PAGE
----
What’s the Rush?

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This is my third school year out of the classroom and although I feel as though I am always busy, I’ve noticed something that has never come to my attention before; teachers move at breakneck speeds.  It seems that when I try to talk with teachers whether in their classrooms or in corridors, they are always moving, shifty eyes and fidgeting with materials are the norm.  I find myself trying to following their thought process but they appear to be inundated with tasks, paperwork, deadlines and fragmented thoughts.

What is happening? This feels very foreign to me, it’s almost as though I’m moving in slow motion with people swishing by me. Is this something new or has it always been this way?  As I ponder this question I immediately attempt to place myself in a classroom teacher’s shoes.  I wonder if I too would be gliding around from task to task?  I always thought of myself as a reflective educator, however this new insight has made me question my teaching.

  • Was this also me as a classroom teacher?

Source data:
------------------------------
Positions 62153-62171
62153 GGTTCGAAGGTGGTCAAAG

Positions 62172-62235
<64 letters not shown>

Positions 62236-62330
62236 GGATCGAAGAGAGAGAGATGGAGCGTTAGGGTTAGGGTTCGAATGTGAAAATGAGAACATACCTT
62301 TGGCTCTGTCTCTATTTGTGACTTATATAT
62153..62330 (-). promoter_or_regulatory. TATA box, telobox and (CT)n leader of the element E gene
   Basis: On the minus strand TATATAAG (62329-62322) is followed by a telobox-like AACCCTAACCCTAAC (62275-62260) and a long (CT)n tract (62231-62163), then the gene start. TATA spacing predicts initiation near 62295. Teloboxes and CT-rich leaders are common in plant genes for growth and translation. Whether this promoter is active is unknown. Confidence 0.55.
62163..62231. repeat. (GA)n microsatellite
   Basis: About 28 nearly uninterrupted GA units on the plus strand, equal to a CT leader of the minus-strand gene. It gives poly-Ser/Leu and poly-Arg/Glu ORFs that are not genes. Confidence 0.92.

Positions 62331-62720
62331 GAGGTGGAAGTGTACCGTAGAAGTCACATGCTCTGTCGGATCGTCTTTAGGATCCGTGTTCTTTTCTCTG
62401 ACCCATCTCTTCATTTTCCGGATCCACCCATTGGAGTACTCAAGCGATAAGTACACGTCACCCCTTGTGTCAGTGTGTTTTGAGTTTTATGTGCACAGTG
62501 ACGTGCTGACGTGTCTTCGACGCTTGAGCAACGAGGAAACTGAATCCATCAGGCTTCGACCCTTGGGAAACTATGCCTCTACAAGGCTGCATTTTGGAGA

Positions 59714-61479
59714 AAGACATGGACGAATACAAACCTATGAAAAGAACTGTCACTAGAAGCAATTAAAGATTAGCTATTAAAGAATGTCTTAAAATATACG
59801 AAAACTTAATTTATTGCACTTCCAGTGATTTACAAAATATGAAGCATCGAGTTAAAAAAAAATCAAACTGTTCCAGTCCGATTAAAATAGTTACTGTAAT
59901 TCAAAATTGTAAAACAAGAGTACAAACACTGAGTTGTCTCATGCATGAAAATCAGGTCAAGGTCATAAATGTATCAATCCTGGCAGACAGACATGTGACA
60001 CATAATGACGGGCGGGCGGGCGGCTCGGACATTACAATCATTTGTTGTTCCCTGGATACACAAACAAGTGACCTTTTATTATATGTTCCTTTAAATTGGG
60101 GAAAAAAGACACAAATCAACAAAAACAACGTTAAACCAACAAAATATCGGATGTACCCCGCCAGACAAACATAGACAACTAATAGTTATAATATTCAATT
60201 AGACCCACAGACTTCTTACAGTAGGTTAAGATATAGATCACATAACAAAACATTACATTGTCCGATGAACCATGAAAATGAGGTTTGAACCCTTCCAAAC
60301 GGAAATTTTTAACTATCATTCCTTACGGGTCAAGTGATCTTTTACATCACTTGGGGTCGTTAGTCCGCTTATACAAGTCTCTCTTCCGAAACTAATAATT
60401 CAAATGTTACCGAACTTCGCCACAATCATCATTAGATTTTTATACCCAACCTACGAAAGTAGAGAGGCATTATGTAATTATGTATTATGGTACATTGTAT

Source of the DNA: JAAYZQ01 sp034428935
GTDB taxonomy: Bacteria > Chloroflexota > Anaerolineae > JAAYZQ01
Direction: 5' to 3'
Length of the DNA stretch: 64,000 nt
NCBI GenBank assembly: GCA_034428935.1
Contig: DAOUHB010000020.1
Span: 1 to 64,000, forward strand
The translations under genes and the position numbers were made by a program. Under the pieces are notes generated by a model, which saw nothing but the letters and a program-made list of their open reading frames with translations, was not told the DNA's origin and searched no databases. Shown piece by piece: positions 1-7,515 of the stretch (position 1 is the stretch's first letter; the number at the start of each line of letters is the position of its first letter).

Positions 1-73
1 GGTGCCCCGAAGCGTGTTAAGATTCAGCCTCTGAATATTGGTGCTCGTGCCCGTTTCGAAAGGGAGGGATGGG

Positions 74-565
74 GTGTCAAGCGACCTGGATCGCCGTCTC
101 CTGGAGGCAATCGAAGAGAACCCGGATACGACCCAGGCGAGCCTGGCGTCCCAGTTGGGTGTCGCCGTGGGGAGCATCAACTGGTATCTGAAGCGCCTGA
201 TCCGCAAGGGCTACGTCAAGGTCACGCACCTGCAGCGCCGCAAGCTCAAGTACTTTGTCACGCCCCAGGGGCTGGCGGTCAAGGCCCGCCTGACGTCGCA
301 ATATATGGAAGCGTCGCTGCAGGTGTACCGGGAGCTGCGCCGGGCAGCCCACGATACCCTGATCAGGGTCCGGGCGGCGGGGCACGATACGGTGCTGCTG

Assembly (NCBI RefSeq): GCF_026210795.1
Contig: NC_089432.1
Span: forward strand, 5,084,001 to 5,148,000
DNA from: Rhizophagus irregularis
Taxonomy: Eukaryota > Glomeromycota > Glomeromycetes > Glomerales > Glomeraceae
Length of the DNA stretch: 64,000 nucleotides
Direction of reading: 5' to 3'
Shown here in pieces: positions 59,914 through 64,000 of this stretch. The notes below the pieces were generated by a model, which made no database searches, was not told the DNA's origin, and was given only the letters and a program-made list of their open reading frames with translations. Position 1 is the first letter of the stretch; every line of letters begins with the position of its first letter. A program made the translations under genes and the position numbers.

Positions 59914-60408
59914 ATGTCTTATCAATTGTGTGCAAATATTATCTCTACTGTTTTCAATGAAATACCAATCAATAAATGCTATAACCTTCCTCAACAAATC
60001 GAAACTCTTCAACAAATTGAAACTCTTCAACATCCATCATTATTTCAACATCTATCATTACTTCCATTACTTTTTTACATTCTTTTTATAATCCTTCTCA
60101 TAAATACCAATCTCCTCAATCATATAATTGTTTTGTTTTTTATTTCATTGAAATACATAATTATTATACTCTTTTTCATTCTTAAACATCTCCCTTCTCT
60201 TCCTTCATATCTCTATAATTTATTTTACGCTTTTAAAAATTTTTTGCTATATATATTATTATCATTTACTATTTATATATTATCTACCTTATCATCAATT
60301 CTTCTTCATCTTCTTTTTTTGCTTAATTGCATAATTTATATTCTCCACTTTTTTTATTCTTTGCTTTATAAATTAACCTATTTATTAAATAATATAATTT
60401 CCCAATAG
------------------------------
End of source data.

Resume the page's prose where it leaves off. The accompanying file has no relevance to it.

• Was I racing to beat the clock or be on pace with my colleagues?
  • Was I aware enough of students needs?
  • Did I truly listen to my students to uncover their thinking?
  • Was I sacrificing learning for efficiency?

The last question really made me examine my own pervious performance.  I wonder how often I valued efficiency in a task or a lesson at the expense of the learning of my students?  I feel some guilt over the examples that started coming to mind.  I know that I can’t go back and change my actions.  I’m frustrated that I didn’t take every opportunity to be present with my students and that I allowed the responsibilities of my work take away from the purpose of my work. I realize that maybe it’s the nature of the beast, maybe this is what education has become.  I truly hope that this is not the case.

I challenge you to take a few minutes each day and to ask yourselves if what you are doing is mindful and present.


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Julie Torres

Julie Torres

Tucson, Arizona

My name is Julie Torres. I wasn’t always sure that I wanted to be a teacher; somewhere along the way I realized that teaching had been knocking at my door for a long time. I became a teacher because it felt natural; I remain a teacher because my students inspire me.

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